Film Review: True Wolf

<i>True Wolf</i> is ostensibly about a Montana couple&#8217;s life with their adopted wolf, but the documentary&#8217;s lack of cohesiveness fails to connect us to either the exigencies of that existence, or to the wolf.

Millions of Americans flock to Yellowstone each year, not for the geysers which were the reason for the establishment of that national park, but for the wildlife—grizzly bears, the ubiquitous bison, and half a dozen species of ungulates, including elk and pronghorn. Of all the animals there, none excites visitors more than the wolves, even when they can only be spied at a great distance. While many vacationers are aware of the controversy over the re-introduction of wolves to that area, few know that on the national park’s western border, in Montana and Idaho, thousands of people carry hunting licenses to kill those wolves. True Wolf touches on that battle between environmentalists and ranchers in cheesy reenactments, yet its stated purpose is to celebrate the life of an unusual “ambassador wolf” named Koani. She once lived in Montana.

Pat Tucker, a wildlife biologist, was asked to raise a wolf pup for an educational documentary, with the understanding that the mature wolf would afterward revert to the care of the filmmakers. When they abrogated that responsibility, Tucker and her husband Bruce Weide, realizing that the only other choice was to euthanize Koani, adopted the wolf, and for the next 16 years learned how to live with her. During that time, Koani traveled across the U.S. as the star of Tucker’s wolf education workshops. Tucker and Weide made alterations to their Montana home to accommodate Koani, and adopted a shelter dog so that the “pack” would have at least one other canid member. The couple also walked five miles a day with the wolf, realizing that this would prevent her from developing the nervous habits of other wild creatures kept in captivity.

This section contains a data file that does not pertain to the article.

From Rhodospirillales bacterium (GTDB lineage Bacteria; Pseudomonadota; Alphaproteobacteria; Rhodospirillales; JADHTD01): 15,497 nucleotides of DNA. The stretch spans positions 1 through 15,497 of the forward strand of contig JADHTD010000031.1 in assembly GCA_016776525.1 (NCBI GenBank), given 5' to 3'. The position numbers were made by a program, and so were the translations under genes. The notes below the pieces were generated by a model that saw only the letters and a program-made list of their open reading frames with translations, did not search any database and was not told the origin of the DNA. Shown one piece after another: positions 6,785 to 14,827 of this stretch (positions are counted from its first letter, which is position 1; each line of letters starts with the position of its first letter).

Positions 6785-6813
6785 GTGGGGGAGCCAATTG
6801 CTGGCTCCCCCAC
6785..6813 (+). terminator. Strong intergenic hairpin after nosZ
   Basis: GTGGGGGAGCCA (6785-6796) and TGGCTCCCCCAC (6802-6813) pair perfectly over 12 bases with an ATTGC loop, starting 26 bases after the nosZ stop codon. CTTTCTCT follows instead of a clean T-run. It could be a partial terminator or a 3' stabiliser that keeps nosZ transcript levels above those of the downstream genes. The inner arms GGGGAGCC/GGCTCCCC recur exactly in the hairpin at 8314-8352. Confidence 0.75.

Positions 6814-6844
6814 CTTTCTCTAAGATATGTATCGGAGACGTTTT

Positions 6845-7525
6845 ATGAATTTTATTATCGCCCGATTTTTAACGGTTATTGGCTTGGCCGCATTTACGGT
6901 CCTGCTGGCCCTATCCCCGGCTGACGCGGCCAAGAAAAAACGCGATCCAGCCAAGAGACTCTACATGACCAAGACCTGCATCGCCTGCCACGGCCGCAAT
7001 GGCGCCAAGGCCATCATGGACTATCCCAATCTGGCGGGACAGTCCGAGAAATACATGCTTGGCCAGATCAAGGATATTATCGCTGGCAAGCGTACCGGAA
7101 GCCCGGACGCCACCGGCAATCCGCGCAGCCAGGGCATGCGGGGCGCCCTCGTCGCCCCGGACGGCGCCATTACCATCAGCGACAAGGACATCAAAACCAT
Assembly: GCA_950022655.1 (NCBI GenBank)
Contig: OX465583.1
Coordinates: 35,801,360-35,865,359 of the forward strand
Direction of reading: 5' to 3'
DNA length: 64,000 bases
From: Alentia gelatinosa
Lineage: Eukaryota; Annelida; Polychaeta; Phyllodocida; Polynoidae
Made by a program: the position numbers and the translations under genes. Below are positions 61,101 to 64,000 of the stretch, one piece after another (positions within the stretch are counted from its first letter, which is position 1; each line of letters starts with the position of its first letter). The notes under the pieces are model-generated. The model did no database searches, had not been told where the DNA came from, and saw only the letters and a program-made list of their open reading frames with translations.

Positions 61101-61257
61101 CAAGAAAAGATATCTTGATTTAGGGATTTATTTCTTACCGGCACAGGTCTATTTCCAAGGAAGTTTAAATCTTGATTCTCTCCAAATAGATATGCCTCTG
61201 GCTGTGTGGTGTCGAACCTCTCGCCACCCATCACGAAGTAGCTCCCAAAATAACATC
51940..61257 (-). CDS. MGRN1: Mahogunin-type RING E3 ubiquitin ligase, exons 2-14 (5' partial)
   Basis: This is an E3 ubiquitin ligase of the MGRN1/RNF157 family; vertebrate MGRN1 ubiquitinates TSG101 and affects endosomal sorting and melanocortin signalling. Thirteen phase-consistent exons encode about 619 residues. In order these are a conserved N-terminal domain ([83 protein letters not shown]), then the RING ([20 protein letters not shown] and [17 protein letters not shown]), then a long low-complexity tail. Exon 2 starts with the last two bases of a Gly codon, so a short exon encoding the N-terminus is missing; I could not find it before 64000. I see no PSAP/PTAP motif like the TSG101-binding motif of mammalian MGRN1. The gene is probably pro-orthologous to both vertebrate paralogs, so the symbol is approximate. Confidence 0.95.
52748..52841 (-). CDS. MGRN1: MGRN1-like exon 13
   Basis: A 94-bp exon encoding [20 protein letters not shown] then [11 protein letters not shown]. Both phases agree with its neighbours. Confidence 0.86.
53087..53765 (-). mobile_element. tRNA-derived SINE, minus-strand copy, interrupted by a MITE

Still haunted by memories of Koani’s rather restricted existence—koan is a Zen Buddhist term for an instructive paradox—Tucker and Weide discuss wolves as pets, a commitment that far exceeds any demanded by a family dog. They also mull over arguments for and against protecting wild wolves in the West, deciding unequivocally that Montana must make room for them. There are scenes from Tucker’s wolf education sessions with school groups, although they are too brief to illustrate how children, some presumably living in ranching families, reacted to Koani. An “ambassador wolf” appears to be the basis for an engaging story, especially since the couple carefully documented Koani’s life in photos and on film, yet True Wolf remains unfocused throughout, and driven mostly by Weide’s self-aggrandizement, obvious from the first frame of the documentary.

Interviews with Koani’s vet and a local game warden lighten the weighty, pedagogical tone of the documentary, but in the end nothing overcomes its amateur production. An introductory segment on hunting and a rather bizarre burial sequence at the end make the movie inappropriate for children. In rare moments, when True Wolf allows a lingering glimpse of Koani, or when the documentary details the challenges of living with her, it captures the viewer’s imagination. One example is the scene in which Tucker tries to shove the wolf off a sofa. Brimming with humor and familiarity, and the opportunity to endear us to the odd heartland couple’s unusual cohabitation with a wolf, it is instead used by the filmmakers as an object lesson about the differences between wolves and dogs. Several hundred-thousand wolf-dog mixed breeds live in American homes, and their human “packs” would undoubtedly be interested in the wildlife biologist’s solution for getting Koani to relinquish the couch.